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Progressive Christianity Part 3 of 8

And behold, a lawyer stood up to put him to the test, saying, “Teacher, what shall I do to inherit eternal life?” He said to him, “What is written in the Law? How do you read it?” And he answered, “You shall love the Lord your God with all your heart and with all your soul and with all your strength and with all your mind, and your neighbor as yourself.” And he said to him, “You have answered correctly; do this, and you will live.” But he, desiring to justify himself, said to Jesus, “And who is my neighbor?” …
Luke 10:25-37

The third of the eight points of Progressive Christianity should be a “no brainer” as they say, and yet it seems to be the center of broad contention in the wider Christian community. Point three suggests that we, seek community that is inclusive of ALL people, including but not limited to:
       Conventional Christians and questioning skeptics,
       Believers and agnostics,
       Women and men,
       Those of all sexual orientations and gender identities,
       Those of all classes and abilities;

It was a principle aspect of Jesus’ prophetic ministry that he regularly expressed in action and in word. Jesus called attention to the seemingly exclusive nature of the temple Judaism of his day by making rank outsiders the exemplars in his parables and by spending his valuable time, his loving compassion, his healing capacity, among those who had been pushed to the margins. Still, apparently, it isn’t perfectly clear what we are to make of this.

In our world, as in his, there are communities that are much more comfortable in the certainty of a rules-based religious experience. One inches one’s way toward divine acceptability, across the great chasm between us, by strictly obeying a set of rules and precepts that cannot be violated upon pain of failure and rejection. Our compliance with the rules helps distinguish us from the hoi polloi, and so, as natural consequence, the rules create categories of people; insiders and outsiders, obedient and disobedient, believers and non-believers, us and them. The rules exclude anyone who can’t, or won’t, conform.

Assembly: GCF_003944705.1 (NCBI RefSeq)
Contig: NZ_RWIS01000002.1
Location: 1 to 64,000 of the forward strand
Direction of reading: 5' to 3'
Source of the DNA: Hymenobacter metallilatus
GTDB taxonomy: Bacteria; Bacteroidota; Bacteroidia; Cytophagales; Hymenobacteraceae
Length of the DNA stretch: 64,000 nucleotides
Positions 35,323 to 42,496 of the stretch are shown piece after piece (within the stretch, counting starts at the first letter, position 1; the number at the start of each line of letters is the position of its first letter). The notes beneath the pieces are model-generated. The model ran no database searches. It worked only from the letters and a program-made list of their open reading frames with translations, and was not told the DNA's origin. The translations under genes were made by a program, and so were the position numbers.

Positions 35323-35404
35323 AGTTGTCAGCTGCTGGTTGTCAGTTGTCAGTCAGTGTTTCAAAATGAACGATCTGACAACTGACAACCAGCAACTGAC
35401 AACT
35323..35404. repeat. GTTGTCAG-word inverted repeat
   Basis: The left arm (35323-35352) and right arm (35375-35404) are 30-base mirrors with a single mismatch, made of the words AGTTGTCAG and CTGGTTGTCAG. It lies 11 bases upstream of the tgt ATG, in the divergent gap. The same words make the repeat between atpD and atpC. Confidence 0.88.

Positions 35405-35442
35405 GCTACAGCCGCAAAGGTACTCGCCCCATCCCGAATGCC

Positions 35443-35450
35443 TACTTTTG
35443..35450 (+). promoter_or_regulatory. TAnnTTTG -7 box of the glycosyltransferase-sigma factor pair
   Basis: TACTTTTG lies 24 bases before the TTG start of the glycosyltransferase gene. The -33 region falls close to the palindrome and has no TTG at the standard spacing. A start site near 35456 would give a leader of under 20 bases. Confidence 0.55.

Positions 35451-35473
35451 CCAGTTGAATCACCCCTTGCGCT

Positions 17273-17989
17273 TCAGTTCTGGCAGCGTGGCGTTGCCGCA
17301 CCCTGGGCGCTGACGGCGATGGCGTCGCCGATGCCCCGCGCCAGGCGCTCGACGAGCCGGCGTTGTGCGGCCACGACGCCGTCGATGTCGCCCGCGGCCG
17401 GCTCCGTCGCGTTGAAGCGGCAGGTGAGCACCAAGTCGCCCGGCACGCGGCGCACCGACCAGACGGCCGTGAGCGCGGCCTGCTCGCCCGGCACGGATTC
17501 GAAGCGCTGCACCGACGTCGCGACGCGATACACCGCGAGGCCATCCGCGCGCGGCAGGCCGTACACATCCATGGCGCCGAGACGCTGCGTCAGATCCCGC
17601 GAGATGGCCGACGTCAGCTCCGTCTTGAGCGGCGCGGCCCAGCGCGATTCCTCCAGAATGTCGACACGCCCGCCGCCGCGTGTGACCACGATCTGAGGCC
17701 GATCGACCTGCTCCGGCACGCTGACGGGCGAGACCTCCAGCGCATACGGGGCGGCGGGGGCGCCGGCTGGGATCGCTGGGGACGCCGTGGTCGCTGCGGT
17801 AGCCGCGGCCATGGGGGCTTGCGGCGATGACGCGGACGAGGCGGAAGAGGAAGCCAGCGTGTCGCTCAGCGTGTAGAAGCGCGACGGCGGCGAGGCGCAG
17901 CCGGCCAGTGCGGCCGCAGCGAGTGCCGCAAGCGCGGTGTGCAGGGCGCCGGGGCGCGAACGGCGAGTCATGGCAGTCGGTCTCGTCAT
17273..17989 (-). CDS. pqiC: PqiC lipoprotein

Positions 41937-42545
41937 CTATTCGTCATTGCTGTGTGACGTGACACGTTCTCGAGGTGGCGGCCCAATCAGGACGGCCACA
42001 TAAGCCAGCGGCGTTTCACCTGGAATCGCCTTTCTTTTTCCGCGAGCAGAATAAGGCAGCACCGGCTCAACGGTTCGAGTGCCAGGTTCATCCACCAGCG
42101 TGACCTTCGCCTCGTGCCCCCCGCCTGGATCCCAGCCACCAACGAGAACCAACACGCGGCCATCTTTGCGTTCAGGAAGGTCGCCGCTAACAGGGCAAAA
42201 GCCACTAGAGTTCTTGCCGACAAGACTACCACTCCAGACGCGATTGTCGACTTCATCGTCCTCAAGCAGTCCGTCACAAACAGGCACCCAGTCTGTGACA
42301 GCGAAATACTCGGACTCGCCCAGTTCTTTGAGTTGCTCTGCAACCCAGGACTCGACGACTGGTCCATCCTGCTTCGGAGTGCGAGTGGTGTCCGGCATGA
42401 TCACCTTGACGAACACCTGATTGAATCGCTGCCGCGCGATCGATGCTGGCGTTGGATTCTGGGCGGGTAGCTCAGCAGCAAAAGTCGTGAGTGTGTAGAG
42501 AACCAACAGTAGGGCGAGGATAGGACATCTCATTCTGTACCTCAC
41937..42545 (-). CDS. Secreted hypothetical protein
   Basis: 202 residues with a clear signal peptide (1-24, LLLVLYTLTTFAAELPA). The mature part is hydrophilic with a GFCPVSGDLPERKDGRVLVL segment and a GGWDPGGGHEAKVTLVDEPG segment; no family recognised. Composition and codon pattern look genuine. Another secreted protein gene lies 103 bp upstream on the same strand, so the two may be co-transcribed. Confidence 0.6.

The other approach, the one favored by Progressive Christians among others, is to earnestly enter into the same struggle we see in Jesus’ ministry, the struggle to identify the marginalized and bring them into the embrace of God’s Holy Love, not so that we can correct their faults, but simply because Jesus teaches us that God’s love is not exclusive. I don’t have to be able to mount a cogent theological defense for every category of person. I have only to know that God’s love extends to them as fully as it extends to me.

It is a struggle because we can always find categories of person or behavior that are repugnant to us. If I can tell myself that such people have violated THE RULES and have placed themselves beyond God’s contractual obligations, then I never have to face my own lack of compassion. But if I believe that God’s Love extends to everyone, then I have regularly to wrestle with my own small heart.

 

“Civilization is the process in which one gradually increases the number of people included in the term ‘we’ or ‘us’ and at the same time decreases those labeled ‘you’ or ‘them’ until that category has no one left in it.”

Howard Winters

“I feel like we need to be aware of the ways we use and misuse religious dogma: whether it takes us deeper into love and inclusion or it separates us.”

Sue Monk Kidd